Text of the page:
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10 Tips for Communicating with Donors during COVID-19

Jenny Love
Published:  04/07/2020


Past disaster relief efforts have shown that getting the word out quickly during a crisis is critical to raising the funds you need. This is not business as usual: the “new normal” changes by the hour, and some processes that you follow under normal conditions need to be streamlined or eliminated completely during this time. In addition, you need to be sure your messaging is relevant and effective.

John Simpson and Ben Texter, co-founders of Digital Health Strategies, a health care fundraising agency, offer the following practical tips for messaging during the COVID-19 crisis, so you can help your organization help your community, as soon as possible.

1. Streamline Copywriting

The first place to look for efficiencies is in creating and approving content. There is a lot of concern right now, and rightly so, that we use consistent messaging across our organization with supporters, patients, and community members, but this is definitely not the time for copywriting by committee. Limit your approval process to three or fewer stakeholders to balance consistency with the ability to get messages out quickly.

2. Limit Segmentation

Segmenting your audience and creating separate messaging for each group is typically a best practice, but as we all know this situation is hardly typical. You may choose to create targeted messages for your core segments, for example donors and non-donors, but you should minimize the number of messages you need to create and maintain. This is not the time to be segmenting your list into 20 different subsegments. 

3. Simplify Design

Whether you are thinking about your email, direct mail, or social, graphics and photos help build a connection and add emotional appeal. But right now you want to keep things simple; just like in copywriting, don’t let the perfect be the enemy of the good.

4. Communicate the Need

There are a lot of people out there who want to help, but you need to explain the unique role that hospital philanthropy plays in this crisis. Reiterate the frontline role that your organization is playing: by contributing to your relief effort, donors are ensuring that their family, friends and neighbors get the care they need in their community. 

If you’re providing support for caregivers, such as childcare, food, or respite areas, calling that out can create a good emotional connection with your donor base. And if your organization is setting up testing protocols or services, mention those items as well.

Finally, it's easy to forget that non-clinical roles in a hospital, such as environmental services and security, are also on the front lines. So while obviously a lot of the messaging needs to be focused on the clinical teams, you can weave in messaging about other roles in the hospital that are benefiting from philanthropy. 

5. Communicate the Urgency

Be clear in your messaging that you need support now, and focus on actions that people can take. That may be donating money, but it could also be donating supplies, donating blood, or just sharing a message of thanks with providers and staff.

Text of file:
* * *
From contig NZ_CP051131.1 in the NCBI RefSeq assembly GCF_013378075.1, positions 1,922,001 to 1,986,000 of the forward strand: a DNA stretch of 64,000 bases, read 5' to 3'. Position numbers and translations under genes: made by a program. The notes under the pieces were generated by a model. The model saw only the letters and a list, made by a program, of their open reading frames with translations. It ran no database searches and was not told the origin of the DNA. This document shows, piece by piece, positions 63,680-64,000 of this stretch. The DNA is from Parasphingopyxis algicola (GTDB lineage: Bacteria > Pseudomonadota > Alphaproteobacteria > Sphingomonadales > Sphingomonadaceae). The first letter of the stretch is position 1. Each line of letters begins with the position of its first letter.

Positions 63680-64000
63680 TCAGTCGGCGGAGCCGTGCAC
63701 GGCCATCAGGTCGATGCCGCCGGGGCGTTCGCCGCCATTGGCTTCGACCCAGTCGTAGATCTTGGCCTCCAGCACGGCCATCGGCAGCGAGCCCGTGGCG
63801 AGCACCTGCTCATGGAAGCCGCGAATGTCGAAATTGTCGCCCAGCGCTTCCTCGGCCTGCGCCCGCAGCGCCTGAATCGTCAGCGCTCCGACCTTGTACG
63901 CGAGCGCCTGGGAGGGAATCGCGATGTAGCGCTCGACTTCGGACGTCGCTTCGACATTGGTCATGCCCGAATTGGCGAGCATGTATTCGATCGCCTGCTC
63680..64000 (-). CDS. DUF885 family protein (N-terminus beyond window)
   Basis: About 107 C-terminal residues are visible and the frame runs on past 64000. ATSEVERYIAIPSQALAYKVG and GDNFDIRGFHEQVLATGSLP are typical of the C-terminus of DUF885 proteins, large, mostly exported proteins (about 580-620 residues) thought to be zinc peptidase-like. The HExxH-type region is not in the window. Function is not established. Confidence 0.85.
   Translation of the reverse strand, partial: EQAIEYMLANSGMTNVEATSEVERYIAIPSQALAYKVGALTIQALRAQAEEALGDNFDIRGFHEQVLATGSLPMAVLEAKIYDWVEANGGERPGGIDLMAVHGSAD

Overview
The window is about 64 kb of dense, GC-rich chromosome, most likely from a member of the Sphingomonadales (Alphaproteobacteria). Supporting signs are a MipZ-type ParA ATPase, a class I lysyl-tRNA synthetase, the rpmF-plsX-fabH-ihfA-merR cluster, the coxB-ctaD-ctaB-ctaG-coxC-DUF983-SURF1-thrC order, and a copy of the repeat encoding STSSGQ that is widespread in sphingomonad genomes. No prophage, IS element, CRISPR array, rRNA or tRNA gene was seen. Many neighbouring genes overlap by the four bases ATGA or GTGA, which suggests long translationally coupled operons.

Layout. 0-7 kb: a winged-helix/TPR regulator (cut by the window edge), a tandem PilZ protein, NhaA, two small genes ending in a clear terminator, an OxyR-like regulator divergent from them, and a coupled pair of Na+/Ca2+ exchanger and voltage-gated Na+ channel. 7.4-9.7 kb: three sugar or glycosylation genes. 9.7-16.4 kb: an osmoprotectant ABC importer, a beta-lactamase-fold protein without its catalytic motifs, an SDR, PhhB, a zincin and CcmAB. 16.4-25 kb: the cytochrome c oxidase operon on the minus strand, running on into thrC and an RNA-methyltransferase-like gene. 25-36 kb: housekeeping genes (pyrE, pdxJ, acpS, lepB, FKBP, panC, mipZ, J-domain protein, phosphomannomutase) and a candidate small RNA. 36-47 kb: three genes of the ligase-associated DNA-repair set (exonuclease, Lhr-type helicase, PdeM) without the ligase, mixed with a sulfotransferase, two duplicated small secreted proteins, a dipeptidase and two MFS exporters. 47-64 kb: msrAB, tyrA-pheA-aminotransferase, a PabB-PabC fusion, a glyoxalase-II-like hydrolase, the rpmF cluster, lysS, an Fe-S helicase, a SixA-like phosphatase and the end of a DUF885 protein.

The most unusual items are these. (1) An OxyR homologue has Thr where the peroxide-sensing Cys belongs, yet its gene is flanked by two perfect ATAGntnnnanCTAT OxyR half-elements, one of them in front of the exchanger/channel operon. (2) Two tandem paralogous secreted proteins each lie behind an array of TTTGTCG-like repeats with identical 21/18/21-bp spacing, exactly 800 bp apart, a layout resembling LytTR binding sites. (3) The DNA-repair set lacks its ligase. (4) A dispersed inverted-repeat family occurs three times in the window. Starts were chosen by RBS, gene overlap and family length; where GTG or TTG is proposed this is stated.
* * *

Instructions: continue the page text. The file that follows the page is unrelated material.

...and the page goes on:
6. Be Specific

It’s important to give donors and supporters a sense of where their money is going, so paint a picture of the specific need you are facing at your organization. If you’re going through 13,000 masks a day or expect to need a particular number of ventilators, say so.

As much as possible, tie donations to specific services and resources. Doing this reassures donors that they are supporting your greatest need and enables them to visualize their impact. So, for example, a $100 gift buys 100 surgical masks, or a $500 gift can buy 250 pairs of protective eyewear. (To ensure donations are unrestricted, you’ll want to clarify that needs could change, and money could go elsewhere. But it's all going to COVID-19.)

7. Be Balanced

Sharing physician and nursing stories from the front lines will help your audience empathize and establish a personal, emotional connection with the people working in your hospitals. It’s really important not to shy away entirely from vulnerability. It's natural in these moments, especially as the health care providers, to say everything is OK. And we do want to make sure that our donors and our patients trust us as health care providers. But it's also fine to talk about the difficult reality of the situation.

8. Say Thank You

It’s natural in a crisis to want to focus on asking for money, but we have seen success in balancing solicitation with stewardship, and that starts with saying thank you. Make sure to follow up with thank you notes as quickly as possible to new donors. We're only a few weeks into the fundraising efforts, but we're already thinking about how we can show donors who gave three weeks ago what their impact has been three weeks later.

9. Keep Asking

This crisis is likely to extend over a long period of time, so be sure to set the expectation up front with donors that while you're asking for money today, you may be asking for more money down the road too. 

10. Focus on the Future

It’s hard to imagine, but this will all be over at some point. Don’t forget to spend time on longer-term rebuilding campaigns and your other fundraising priorities down the road.

Get more tips on messaging and communications through the COVID-19 crisis by watching our on-demand webinar, COVID-19 Digital Fundraising: Insights & Results.

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Meet The Author

Jenny Love
Association of Healthcare Philanthropy

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